20 Affordable Closet Updates You Can DIY
Contrary to what you may believe, it’s NOT impossible to get more storage space out of your closet. These simple, inexpensive DIY updates will do just that.
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Build closet shelves that double your storage space (really!) with these plans. Take your closet real estate to its full potential and store twice as much stuff in a more organized way. Get the step-by-step plans for building these twin shelves here.
Belt and Other Hang-Ups
Where do you store your belts? How about on this inexpensive and easy-to-make belt holder? All you need is a wooden hanger and some cup hooks. If some of your belts have unusually thick buckles, just widen the cup hook slightly with a needle-nose pliers. This is a great way to hang small handbags, too.
Pack Seasonal Clothing
One simple way to make extra closet space is to store seasonal clothing and accessories somewhere else, leaving you more space for the items you need now. Put clothes, accessories, shoes and purses in a vacuum storage bag—you’ll be surprised how compact it all becomes once the air is removed. Insert a list of what’s in each bag where you can read it, so you can locate something if you find you need it unexpectedly. Store the bags in your attic, under your bed in a self-made storage box, or in another accessible place.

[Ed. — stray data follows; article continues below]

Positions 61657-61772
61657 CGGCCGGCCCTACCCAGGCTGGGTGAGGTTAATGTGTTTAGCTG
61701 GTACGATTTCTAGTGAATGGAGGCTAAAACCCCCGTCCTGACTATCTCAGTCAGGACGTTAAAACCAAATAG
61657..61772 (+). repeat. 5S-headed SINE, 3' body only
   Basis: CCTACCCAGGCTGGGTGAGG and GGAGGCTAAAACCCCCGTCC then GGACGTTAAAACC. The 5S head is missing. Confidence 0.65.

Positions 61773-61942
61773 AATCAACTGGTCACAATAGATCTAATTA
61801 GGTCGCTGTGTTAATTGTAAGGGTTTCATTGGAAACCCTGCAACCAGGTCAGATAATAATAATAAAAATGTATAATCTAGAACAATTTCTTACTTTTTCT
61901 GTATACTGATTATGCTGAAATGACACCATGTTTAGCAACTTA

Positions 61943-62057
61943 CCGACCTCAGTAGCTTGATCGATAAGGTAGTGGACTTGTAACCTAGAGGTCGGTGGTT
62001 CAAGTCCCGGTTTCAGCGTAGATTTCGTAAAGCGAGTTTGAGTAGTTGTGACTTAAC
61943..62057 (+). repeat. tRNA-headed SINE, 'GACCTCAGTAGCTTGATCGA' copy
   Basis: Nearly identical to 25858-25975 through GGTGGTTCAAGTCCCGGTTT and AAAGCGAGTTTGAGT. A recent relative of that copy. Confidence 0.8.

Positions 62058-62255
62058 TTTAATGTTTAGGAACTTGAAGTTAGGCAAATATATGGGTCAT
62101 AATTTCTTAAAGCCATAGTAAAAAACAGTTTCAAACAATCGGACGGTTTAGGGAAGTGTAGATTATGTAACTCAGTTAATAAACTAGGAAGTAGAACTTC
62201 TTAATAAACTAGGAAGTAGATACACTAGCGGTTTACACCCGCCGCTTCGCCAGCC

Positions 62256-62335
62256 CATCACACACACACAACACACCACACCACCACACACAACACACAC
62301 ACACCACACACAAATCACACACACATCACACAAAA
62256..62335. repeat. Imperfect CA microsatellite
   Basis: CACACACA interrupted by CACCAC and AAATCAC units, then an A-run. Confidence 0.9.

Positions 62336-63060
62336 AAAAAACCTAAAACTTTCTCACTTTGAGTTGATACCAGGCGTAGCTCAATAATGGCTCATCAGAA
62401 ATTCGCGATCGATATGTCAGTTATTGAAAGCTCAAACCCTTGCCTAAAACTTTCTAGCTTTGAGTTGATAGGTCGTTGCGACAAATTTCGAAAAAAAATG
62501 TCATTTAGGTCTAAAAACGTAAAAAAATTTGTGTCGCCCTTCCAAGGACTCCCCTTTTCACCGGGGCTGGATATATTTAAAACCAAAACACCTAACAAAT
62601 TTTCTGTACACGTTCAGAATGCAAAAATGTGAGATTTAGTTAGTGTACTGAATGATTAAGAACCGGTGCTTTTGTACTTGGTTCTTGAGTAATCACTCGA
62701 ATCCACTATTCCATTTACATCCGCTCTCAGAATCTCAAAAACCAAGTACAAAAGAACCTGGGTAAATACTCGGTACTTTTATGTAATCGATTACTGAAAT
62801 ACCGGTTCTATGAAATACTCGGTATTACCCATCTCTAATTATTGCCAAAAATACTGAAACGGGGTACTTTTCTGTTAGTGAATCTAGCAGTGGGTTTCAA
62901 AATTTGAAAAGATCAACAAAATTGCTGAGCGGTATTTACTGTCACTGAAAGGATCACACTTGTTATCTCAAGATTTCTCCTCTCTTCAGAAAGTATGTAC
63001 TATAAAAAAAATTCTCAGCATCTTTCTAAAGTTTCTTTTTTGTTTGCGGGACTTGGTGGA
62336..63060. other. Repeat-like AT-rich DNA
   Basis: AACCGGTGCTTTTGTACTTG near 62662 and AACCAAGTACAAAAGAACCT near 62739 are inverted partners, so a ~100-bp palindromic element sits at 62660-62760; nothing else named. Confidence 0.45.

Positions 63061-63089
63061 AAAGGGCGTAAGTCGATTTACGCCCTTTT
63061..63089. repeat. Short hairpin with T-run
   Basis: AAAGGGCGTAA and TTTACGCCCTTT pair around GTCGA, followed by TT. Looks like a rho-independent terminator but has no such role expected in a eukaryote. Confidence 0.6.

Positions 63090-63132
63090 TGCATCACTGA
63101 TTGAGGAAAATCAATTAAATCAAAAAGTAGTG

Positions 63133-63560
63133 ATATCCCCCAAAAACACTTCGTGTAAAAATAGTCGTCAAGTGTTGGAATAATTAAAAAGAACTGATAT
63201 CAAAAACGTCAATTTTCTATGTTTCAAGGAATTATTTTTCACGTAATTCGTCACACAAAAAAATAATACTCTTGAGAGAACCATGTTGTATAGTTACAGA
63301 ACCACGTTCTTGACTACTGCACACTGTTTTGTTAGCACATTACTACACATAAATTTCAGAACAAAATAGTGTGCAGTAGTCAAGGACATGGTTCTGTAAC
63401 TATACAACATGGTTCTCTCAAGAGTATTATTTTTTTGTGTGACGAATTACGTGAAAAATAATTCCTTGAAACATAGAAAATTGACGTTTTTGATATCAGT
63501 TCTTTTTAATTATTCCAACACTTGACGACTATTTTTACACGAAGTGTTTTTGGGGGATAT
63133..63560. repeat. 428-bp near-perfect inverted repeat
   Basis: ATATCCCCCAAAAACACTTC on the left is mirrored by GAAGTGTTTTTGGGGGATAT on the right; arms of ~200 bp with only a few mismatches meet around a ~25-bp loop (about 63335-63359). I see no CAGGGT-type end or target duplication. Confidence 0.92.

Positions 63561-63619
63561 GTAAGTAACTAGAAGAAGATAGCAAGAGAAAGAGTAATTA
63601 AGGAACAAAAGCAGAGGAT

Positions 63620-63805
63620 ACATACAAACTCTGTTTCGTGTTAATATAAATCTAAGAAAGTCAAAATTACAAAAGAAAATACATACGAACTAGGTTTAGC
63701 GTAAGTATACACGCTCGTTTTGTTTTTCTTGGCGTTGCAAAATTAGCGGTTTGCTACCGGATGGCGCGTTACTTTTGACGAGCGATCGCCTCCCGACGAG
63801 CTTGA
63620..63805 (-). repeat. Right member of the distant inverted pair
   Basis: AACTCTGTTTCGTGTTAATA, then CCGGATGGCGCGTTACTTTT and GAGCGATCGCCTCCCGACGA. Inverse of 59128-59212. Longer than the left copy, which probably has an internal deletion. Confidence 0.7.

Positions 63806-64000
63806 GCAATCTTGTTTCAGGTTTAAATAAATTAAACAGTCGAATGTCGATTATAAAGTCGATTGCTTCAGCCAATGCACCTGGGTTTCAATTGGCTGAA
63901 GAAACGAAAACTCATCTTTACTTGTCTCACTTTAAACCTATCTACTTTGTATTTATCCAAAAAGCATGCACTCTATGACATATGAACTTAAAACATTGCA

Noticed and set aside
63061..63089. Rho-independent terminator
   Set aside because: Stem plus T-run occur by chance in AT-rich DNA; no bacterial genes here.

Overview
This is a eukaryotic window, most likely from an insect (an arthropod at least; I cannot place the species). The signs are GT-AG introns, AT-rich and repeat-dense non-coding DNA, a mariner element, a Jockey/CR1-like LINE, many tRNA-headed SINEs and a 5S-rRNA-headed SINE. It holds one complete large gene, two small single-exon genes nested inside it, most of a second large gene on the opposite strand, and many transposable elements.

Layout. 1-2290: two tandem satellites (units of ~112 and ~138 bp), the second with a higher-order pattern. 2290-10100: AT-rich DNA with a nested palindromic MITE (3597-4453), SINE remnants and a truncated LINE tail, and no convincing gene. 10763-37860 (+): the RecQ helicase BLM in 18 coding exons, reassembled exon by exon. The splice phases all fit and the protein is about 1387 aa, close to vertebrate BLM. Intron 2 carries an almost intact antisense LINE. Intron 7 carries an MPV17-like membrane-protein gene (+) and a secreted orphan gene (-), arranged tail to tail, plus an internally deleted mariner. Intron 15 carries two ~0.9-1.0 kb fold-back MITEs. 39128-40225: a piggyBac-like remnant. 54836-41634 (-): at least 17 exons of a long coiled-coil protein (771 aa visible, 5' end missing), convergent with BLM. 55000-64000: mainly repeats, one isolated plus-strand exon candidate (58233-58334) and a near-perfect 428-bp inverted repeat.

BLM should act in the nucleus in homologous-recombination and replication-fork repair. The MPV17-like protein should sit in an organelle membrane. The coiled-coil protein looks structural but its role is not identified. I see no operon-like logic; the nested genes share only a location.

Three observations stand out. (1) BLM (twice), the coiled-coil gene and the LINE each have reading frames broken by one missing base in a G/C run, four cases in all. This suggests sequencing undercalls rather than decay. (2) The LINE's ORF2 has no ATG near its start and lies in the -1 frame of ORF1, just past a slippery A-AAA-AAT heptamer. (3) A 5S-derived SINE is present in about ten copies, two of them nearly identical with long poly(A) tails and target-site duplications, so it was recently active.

Closet Nook Shelves
Don’t let the recessed space at the ends of a closet go to waste. One of our favorite ways to maximize the space you already have is to install wire or other custom shelving to hold blankets, towels or bedding.
Wire shelves are available in a variety of widths. Measure the width and depth of the space. Then choose the correct shelving and ask the salesperson to cut the shelves to length for you. Subtract 3/8 in. from the actual width to determine the shelf length. Buy a pair of end mounting brackets and a pair of plastic clips for each shelf.
Fix Stubborn Bifold Doors
Tired of bifolds that don’t work right? Learn how to adjust a bifold door that’s always sticking, trim a door that binds, repair a broken corner and tighten annoying handles that keep coming loose.
Add-On Clothes Rod
Here’s an easy way to add space for hanging clothes (or at least clothes that don’t require a tall space). Hang a second clothes rod from the upper rod with lightweight chain. Attach the chain to screw eyes directly or use S-hooks or carabiners. Carabiners make adjusting the height of the extra rod a snap.
Use Boxes or Baskets for Smaller Items
Everyone has a few smaller items they need to store, such as accessories, jewelry items or knit hats. Left on a shelf, they can look untidy, so buy some matching boxes or baskets to house all these bits and bobs neatly. Most come in multiple sizes, so you can make a feature of them in your closet. You can even nest smaller boxes inside larger ones to save space.
Build a Shoe Storage Booster Stool
Build this handy shoe organizer in one hour and park it in your closet. You can also use it as a step to reach the high shelf. How to make storage shelves: All you need is a 4 x 4-ft. sheet of 3/4-in. plywood, wood glue and a handful of 8d finish nails. Cut the plywood pieces according to the illustration. Spread wood glue on the joints, then nail them together with 8d finish nails. First nail through the sides into the back. Then nail through the top into the sides and back. Finally, mark the location of the two shelves and nail through the sides into the shelves.
Don’t have floor space to spare? Build these super simple wall-mounted shoe organizers instead!
2-Day DIY Closet System
This simple shelf-and-rod system will bring order to your cluttered closet and double the storage space. We’ll show you everything you need to build this organizer. No more excuses! In just two days, you’ll have an organized closet. Get the full plans here.
One Place for Storing Scarves